• Acknowledgement of any assistance drawn from outside (advisors, faculty, domain experts, existing solutions, users, etc.)
  • Proof of student status

All submissions must be in English and must include title and author information, including author affiliations. Please be sure that submissions do not contain proprietary or confidential material and do not cite proprietary or confidential publications. Due to tight publication schedules, revisions will not be possible. The submitted PDF version will be considered the final version of the paper.

Specific guidelines for preparing your submission: Uploaded game executable must be no larger than 25 MB in size. If the game requires special hardware/peripherals/operating system, this must be clearly indicated in the installation document. We will do our best to ensure that all submissions are reviewed regardless of hardware constraints.

Stage Two: Presentations and Awards

Three finalist submissions for each of the three categories will be invited to CHI 2013 to present their games. Students should be prepared to bring along a playable demo of the game for an Interactivity session, as well as a brief (5-minute) presentation about their game for the 80-minute presentation event. Winners will be announced for both categories at the conference, during the Student Game Competition Event.

Reviewing Criteria

Each game will be reviewed by both academic and professional experts in game design and development, with emphasis on expertise in the three entry categories.

Finalists and award winners will be selected based on the following criteria:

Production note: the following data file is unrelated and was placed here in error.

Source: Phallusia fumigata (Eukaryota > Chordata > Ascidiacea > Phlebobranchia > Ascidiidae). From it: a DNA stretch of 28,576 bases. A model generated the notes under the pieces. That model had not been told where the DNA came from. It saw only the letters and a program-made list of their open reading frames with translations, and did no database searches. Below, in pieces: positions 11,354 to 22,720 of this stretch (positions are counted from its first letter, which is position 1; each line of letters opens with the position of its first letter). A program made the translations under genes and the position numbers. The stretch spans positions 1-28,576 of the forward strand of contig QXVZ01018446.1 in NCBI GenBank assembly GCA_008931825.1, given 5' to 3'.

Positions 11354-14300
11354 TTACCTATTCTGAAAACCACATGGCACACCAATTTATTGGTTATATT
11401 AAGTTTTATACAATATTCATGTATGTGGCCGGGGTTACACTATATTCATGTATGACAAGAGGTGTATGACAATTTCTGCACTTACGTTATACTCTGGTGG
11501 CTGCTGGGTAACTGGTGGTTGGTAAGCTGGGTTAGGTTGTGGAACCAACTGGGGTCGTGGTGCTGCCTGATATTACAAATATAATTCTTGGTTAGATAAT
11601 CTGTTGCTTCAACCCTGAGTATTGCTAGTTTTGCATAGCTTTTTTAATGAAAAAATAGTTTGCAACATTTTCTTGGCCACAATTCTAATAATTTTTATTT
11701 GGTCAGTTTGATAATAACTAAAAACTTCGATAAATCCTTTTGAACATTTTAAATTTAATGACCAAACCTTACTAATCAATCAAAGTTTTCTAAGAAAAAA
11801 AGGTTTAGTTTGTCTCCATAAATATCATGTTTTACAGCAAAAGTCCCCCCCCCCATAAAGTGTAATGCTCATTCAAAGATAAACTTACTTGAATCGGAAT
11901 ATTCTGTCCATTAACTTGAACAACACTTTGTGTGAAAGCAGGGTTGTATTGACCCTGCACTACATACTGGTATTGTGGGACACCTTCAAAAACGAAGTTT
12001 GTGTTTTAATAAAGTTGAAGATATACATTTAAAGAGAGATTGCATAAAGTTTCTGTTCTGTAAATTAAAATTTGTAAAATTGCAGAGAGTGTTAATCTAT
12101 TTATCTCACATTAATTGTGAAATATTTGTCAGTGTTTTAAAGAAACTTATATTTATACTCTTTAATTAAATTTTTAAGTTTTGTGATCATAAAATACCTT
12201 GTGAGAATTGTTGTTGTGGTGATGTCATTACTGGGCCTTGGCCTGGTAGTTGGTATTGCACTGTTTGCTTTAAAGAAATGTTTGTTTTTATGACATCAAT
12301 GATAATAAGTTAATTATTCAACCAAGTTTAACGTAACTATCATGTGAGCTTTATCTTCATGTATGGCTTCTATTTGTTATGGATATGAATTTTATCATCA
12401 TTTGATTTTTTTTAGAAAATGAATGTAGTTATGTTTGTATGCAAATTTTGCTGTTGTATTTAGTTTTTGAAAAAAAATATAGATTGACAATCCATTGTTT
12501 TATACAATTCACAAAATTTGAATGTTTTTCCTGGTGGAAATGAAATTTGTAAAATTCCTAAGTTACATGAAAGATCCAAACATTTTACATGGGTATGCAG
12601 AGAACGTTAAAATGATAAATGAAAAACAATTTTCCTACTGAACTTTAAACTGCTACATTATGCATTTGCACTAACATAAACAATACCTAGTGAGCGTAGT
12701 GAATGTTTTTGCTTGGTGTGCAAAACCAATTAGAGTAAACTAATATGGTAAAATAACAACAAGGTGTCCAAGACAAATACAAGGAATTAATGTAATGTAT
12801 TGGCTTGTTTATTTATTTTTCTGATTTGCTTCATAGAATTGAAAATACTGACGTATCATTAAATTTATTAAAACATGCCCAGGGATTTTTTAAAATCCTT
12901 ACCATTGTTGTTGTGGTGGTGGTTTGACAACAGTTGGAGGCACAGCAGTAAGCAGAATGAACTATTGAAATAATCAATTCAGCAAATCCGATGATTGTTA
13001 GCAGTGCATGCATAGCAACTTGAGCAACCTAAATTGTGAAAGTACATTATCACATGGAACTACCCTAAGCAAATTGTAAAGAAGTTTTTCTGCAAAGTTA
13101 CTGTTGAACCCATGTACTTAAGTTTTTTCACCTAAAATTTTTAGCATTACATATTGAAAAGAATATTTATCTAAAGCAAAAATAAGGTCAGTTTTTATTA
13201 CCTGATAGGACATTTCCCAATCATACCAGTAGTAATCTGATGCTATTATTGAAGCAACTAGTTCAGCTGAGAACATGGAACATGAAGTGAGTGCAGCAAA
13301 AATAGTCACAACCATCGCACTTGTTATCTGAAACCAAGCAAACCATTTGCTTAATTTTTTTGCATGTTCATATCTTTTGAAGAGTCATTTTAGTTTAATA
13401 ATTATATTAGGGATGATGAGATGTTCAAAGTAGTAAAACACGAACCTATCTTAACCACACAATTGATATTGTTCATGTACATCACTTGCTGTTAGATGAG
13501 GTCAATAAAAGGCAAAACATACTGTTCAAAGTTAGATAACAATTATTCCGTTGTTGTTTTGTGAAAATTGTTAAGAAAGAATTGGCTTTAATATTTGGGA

• Quality and originality of game play itself (determined through game play).
  • Positioning and articulation of the game’s contribution to the submission category domain (determined through Extended Abstract).

Awards

All finalists earn a Certificate of Recognition. The winning entry in each of the three categories will be recognized and announced at the Student Game Competition Event as well as mentioned at the Closing CHI 2013 Plenary.

Technicalities

Proof of Student Status

To be eligible for the student competition, all participants must provide either A) a signed letter from their academic supervisor confirming that at least 50% of their working week is spent following an academic course of study, and that they were not employed within games-related industries when working on the team’s submission, or B) proof of registration and completion of the Fall semester of 2012. Each team must provide one proof package – a single file containing a scanned proof document for each team member – together with their project submission.

Student Team Requirements

Teams can range from one to five students. There is no limit to the number of teams that may compete from any given University. Submissions are invited from all students at all stages of their university careers, from undergraduate to postgraduate. While not a mandatory requirement, it is strongly encouraged that the teams put forward a multidisciplinary, multi-national team.